A side hustle. Travis slung boxes with his damaged shoulder. The owner likely paid him under the table, their system, undoubtedly less than the minimum wage. Hubert seemed to like the place. Deanna did not. She coaxed Hubert up and out they went.
Deanna returned to her brother’s to grab her SUV and find dinner and a hotel. Instead she found an empty space. Her car paralleled a barren patch of packed earth where the Airstream once stood. Her brother’s trailer was gone.
Deanna sounded off. The whoosh of obscenities startled her friend. Hubert grunted in coarse barks. He turned haphazard circles. His girth knocked Deanna onto her backside. She sat still and silent until Hubert calmed down and settled beside her, panting.
She rubbed Hubert’s head, “Tell me you’re house-trained.” He nuzzled her hand, enjoying the attention. “Only one way to find out.” She ushered Hubert into her pristine Cadillac. He clambered, all belly. Cloven feet scraped the sides as he scrambled. The leather upholstery and door frame suffered. All the same, Deanna heaved Hubert in, “I got you.” The car door squeezed shut behind Hubert. Together, Hubert and Deanna, drove to the trailer park manager’s office.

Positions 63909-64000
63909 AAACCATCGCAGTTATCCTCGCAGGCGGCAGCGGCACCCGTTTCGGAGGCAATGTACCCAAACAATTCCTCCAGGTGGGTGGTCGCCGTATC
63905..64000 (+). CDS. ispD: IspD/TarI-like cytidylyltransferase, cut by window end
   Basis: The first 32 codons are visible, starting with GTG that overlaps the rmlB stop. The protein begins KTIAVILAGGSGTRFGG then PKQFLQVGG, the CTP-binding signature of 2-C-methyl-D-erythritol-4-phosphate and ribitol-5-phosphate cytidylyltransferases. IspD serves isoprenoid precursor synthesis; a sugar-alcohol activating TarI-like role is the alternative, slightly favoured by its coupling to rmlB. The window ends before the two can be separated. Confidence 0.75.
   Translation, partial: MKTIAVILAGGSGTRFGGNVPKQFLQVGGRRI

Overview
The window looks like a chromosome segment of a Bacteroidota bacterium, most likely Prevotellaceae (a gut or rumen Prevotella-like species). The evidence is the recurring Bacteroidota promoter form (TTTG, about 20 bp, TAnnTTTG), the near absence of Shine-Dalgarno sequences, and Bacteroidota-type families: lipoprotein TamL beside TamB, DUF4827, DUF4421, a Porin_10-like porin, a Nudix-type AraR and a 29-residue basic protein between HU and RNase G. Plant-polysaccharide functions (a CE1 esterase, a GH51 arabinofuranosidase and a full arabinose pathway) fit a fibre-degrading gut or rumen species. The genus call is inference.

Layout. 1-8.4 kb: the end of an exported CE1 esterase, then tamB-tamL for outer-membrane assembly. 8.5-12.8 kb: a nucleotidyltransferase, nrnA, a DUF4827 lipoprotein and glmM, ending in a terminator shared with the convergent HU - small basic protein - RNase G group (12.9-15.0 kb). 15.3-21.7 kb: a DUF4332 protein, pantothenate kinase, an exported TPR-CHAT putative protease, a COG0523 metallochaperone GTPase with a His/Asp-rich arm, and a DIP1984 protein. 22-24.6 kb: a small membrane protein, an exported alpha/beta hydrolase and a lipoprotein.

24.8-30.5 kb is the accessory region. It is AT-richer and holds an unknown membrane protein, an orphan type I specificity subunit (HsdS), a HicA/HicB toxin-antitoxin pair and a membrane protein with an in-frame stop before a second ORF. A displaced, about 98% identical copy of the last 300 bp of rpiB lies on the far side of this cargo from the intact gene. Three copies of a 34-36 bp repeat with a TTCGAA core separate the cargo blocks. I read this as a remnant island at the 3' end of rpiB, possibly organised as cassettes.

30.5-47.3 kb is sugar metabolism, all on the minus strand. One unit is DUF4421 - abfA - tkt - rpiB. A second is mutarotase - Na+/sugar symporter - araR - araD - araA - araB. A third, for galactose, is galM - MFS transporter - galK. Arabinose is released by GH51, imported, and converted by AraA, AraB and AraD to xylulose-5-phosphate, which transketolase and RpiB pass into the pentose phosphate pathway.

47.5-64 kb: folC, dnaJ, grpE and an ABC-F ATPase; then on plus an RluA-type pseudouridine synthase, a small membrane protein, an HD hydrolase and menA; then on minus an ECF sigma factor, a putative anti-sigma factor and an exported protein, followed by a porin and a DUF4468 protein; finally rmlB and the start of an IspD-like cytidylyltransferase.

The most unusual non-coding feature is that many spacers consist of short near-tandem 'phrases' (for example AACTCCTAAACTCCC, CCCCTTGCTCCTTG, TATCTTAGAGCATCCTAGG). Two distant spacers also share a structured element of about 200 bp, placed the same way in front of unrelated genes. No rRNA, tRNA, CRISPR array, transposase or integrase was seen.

Wrinkles lined Lanelle’s thin mouth. “You came,” Lanelle said, as if the notion surprised her. Tall and lanky, she rose to her full height behind the desk. The manager inquired about the pig right off the bat, then shushed Deanna, while she called animal control. With that order of business completed, Lanelle turned her attention to Deanna.
Deanna parsed through the woman’s long-winded saga. Her brother had fallen behind. The company had foreclosed. Lot 17, Travis’s lot, and everything on it belonged to them fair and square. Lanelle had mentioned none of this in her voicemail.
“We shoulda chucked ‘im and that hunk of junk out months ago. Clean sweep is best for everybody under the circumstances,” Lanelle said.
Deanna stared the woman down. The manager asserted that she had taken pity on her brother. Lanelle had allowed Travis to stay on until her brother could find someplace else. Jerry entered her mind. More than likely the Sheriff wouldn’t toss his old friend to the curb.
The manager had removed the Airstream posthaste. Lanelle had found a buyer for Travis’s home. Someone who’d eyed the vintage camper for a while, or so she said. Glee infused her words. She was not at liberty to disclose the name, “Got rules.” An utter lack of remorse. Travis’s death was one less problem for the manager. The gritty resolve poured out the woman’s dispassionate eyes. Deanna stumbled backward from Lanelle’s office.